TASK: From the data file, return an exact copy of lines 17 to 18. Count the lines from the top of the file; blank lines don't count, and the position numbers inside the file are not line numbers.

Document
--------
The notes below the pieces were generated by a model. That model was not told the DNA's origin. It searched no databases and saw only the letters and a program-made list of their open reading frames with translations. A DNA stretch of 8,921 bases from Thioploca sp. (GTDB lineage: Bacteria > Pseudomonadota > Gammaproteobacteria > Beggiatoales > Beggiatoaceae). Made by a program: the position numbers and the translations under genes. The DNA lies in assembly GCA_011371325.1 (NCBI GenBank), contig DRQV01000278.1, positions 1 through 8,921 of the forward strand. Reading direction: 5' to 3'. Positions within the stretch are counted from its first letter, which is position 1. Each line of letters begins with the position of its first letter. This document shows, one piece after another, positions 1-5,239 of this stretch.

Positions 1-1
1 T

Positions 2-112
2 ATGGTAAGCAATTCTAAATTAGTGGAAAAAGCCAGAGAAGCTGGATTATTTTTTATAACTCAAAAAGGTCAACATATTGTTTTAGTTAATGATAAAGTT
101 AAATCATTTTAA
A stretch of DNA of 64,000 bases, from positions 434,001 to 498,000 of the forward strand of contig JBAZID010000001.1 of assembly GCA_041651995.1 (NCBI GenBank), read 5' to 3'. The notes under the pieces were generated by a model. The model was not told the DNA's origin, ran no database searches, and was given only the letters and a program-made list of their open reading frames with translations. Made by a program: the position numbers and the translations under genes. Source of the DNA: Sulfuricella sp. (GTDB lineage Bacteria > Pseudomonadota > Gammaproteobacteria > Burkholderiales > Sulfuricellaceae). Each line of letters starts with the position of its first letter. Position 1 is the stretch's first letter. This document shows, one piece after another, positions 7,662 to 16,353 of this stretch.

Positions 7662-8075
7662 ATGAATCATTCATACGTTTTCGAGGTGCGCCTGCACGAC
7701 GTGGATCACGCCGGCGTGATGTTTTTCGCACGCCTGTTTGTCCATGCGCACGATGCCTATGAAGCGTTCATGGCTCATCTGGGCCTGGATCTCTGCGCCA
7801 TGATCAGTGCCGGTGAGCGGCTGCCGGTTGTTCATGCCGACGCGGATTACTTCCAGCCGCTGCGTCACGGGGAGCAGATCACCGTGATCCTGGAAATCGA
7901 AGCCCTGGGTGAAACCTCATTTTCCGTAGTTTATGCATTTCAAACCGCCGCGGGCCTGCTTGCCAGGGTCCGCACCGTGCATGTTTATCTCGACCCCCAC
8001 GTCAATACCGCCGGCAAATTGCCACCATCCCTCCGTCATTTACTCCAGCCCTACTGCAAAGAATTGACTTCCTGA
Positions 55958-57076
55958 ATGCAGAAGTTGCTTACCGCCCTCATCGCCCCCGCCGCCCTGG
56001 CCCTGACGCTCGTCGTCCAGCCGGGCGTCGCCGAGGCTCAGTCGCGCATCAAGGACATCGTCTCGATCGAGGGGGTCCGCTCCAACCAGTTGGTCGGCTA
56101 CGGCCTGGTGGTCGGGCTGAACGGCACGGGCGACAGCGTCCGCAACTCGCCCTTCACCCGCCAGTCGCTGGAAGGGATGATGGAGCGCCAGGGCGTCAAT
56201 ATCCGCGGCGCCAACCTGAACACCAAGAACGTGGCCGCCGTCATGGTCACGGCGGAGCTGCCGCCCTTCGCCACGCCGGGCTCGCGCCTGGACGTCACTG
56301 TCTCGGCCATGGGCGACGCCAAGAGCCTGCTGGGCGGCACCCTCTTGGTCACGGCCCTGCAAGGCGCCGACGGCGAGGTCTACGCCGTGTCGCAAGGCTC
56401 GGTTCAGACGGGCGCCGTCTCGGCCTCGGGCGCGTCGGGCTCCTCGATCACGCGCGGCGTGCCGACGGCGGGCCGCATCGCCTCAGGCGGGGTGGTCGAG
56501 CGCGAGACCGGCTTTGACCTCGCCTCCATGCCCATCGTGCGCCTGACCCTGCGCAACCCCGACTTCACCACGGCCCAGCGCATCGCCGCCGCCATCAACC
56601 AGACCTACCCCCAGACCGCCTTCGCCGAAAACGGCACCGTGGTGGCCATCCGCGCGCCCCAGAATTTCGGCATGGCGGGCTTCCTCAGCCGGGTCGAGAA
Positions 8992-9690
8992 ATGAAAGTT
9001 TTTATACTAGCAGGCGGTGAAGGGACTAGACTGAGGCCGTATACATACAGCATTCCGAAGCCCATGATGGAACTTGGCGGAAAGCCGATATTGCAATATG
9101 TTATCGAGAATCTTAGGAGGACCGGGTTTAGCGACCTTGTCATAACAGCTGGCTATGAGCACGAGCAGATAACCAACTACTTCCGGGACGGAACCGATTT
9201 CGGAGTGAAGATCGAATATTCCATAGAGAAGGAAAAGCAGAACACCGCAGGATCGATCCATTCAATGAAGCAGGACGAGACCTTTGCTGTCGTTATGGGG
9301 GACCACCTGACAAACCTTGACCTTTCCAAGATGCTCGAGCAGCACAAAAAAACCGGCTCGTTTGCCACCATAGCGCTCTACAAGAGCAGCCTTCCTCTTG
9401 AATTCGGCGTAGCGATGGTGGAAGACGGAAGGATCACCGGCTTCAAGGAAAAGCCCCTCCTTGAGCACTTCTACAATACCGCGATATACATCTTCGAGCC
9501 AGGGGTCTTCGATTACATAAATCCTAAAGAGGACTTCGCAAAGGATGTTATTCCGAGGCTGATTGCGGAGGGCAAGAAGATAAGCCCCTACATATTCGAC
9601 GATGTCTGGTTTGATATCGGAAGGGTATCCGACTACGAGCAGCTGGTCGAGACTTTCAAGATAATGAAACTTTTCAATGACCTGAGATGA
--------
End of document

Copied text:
56101 CGGCCTGGTGGTCGGGCTGAACGGCACGGGCGACAGCGTCCGCAACTCGCCCTTCACCCGCCAGTCGCTGGAAGGGATGATGGAGCGCCAGGGCGTCAAT
56201 ATCCGCGGCGCCAACCTGAACACCAAGAACGTGGCCGCCGTCATGGTCACGGCGGAGCTGCCGCCCTTCGCCACGCCGGGCTCGCGCCTGGACGTCACTG